China Petroleum Set to Ship Oil Via Cameroon by End of 2012
OREANDA-NEWS. February 21, 2012. The China National Petroleum Corp. (CNPC) and the Cameroon government have agreed that the Chinese firm will ship its crude from Chad through Cameroon by the end of 2012, a top Cameroonian official involved in the talks told Dow Jones Newswires.
"With negotiations near completion, Chadian government authorities have reached an agreement which authorizes the Chinese company to start shipping its crude oil from Chad through the Chad-Cameroon pipeline," said the official, who is member of the Cameroon-based Pipeline Pilot Steering and Monitoring Committee in Yaounde.
"This is because CNPC will start production by this year's end and wants to benefit from the existing Chad-Cameroon pipeline," added the source, who preferred speaking on condition of anonymity.
Last talks between CNPC and the Cameroon Oil Transport Co., the Tchad Oil Transportation Company (TOTCO), and Exxon Chad were held last November.
TOTCO manages the 1,080-kilometer pipeline that runs from southern Chad and terminates at Cameroon's Atlantic coastal town of Kribi.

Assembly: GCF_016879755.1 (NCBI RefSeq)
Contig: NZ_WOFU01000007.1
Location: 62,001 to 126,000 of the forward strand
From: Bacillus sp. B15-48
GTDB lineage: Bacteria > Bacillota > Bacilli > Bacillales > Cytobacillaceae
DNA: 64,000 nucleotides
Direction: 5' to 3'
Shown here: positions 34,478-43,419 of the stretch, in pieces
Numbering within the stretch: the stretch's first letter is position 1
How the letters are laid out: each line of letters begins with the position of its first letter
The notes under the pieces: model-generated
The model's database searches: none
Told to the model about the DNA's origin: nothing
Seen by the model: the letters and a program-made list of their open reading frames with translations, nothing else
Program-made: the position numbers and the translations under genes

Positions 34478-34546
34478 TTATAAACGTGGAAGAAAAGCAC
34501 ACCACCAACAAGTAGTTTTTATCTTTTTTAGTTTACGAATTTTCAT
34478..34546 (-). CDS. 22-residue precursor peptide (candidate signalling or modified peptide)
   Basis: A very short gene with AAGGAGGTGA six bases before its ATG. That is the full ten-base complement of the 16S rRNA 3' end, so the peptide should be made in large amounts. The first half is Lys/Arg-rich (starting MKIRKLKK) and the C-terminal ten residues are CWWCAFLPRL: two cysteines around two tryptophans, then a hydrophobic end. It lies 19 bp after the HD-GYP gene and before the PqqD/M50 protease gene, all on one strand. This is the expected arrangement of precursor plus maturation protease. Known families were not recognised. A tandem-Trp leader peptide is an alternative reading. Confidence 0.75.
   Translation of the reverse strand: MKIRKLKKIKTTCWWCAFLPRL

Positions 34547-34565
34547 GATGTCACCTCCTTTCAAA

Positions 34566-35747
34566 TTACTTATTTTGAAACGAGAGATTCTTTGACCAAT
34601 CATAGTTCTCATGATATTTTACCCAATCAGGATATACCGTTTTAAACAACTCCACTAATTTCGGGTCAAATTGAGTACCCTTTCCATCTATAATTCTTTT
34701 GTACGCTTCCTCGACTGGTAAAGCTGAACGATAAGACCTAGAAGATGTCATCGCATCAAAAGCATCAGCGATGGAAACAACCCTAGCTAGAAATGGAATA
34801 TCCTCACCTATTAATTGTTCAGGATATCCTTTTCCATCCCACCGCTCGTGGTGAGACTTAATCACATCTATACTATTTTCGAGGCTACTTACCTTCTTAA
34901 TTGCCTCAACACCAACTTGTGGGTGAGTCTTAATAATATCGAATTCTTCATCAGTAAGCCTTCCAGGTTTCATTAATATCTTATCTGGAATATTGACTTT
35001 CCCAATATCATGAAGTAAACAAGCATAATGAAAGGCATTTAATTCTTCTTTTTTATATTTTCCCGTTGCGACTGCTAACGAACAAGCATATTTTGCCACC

Since its operations began in October 2003, the Chad-Cameroon has been shipping crude produced by American oil giant Exxon Mobil Corp (XOM) , Chevron Corp. (CVX) and Malaysia's Petroliam Nasional Bhd. to date.
China's CNPC had begun oil and gas exploration for seven-expectant oil wells in Chad in since 2003.
Also, Canada's Griffiths Energy International Inc. is also in talks with Cameroon authorities to ship crude through the same pipeline.
Griffiths Energy won three permits in 2011 to explore and develop oil in southern Chad, the official had told Dow Jones Newswires last month.
As it is still in the exploration stage it is unclear how much crude Griffiths would be seeking to ship through the pipeline, the official had said.
Some 37 million barrels of Chadian crude were shipped through the pipeline in 2011, around the same amount as were shipped in 2010. Potential alternative routes for Chad crude include north to Libya, or south to Republic of Congo through Central African Republic, although no infrastructure exists on either of these routes.